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There are lots of questions surrounding the 2018 World Cup going to Russia and 2022 going to Qatar. But an independent investigation wasn't able to produce the "smoking gun" critics were looking for.
Former U.S. attorney Michael Garcia probed FIFA's bidding process in 2014 after accusations that its executives were bribed for their votes.
Not everyone is sold on whether the inquest got the answers it was looking for. BBC Sport's Dan Roan wrote: "Fifa executives were evasive, uncooperative. … And with Garcia denied full access to bank accounts, and no subpoena power, explosive allegations were always unlikely."
It's a surprise we're even getting the report at all. FIFA scuttled the findings, saying legal issues prevented its release. It only relented because German news outlet Bild got a copy.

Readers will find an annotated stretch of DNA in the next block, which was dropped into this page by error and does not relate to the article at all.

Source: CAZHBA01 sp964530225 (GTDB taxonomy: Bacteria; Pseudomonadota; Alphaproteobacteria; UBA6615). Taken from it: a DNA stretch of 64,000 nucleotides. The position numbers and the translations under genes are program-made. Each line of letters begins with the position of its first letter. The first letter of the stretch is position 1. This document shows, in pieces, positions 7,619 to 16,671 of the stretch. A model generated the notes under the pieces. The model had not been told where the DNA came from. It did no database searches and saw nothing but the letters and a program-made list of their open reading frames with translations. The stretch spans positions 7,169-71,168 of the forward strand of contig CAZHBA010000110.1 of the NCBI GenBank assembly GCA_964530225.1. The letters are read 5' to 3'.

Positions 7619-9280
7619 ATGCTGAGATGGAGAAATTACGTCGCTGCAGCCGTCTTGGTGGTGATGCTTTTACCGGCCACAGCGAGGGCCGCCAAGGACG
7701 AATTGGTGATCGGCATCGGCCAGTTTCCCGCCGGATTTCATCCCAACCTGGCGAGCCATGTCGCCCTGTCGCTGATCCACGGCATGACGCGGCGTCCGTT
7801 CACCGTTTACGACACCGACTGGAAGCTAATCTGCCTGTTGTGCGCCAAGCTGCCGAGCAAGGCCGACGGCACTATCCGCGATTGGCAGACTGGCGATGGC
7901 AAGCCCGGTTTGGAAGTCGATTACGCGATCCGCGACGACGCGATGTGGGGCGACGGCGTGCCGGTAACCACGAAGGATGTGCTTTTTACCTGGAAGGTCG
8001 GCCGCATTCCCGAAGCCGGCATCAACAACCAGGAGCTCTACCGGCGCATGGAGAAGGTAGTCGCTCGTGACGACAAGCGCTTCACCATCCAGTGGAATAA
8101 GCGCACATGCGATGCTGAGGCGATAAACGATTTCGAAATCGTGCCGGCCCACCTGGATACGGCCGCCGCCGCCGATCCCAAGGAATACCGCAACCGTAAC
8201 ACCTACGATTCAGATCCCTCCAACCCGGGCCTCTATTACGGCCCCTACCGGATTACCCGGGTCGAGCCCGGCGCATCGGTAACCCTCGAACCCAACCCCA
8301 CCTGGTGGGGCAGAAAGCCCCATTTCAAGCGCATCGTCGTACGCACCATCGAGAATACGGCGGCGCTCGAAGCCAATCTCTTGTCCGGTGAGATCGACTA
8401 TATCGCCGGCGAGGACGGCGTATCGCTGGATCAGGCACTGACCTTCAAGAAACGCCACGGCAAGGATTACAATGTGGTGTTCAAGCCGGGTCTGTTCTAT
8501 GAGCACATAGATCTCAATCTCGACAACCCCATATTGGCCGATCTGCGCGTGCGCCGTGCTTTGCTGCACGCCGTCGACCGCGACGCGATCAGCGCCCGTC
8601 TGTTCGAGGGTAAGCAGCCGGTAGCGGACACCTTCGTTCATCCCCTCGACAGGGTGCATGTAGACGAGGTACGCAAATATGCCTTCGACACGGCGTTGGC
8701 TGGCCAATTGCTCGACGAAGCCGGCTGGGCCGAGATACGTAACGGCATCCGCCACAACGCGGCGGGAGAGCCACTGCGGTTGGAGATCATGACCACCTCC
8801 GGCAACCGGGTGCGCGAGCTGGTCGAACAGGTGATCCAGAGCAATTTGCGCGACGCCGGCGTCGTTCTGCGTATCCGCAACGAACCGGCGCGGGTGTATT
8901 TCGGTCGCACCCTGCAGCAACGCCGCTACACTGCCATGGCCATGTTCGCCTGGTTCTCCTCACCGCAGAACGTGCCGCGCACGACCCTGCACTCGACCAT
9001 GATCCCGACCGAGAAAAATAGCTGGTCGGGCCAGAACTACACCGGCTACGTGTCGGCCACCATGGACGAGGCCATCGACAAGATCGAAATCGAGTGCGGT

FIFA did put out a 42-page summary of the report in 2014, but Garcia said it was inaccurate and resigned from his post at FIFA in protest.
Even though there weren't any explosive allegations in the report, Russia and Qatar are still facing a huge amount of scrutiny ahead of their World Cups.
And workers have died while building stadiums for both Russia and Qatar in the run-up to the tournaments.
That's brought up questions as to why FIFA awarded the World Cup to nations that don't already have stadiums ready to go, especially when countries like the U.S., Japan, Spain and Australia were eligible to host.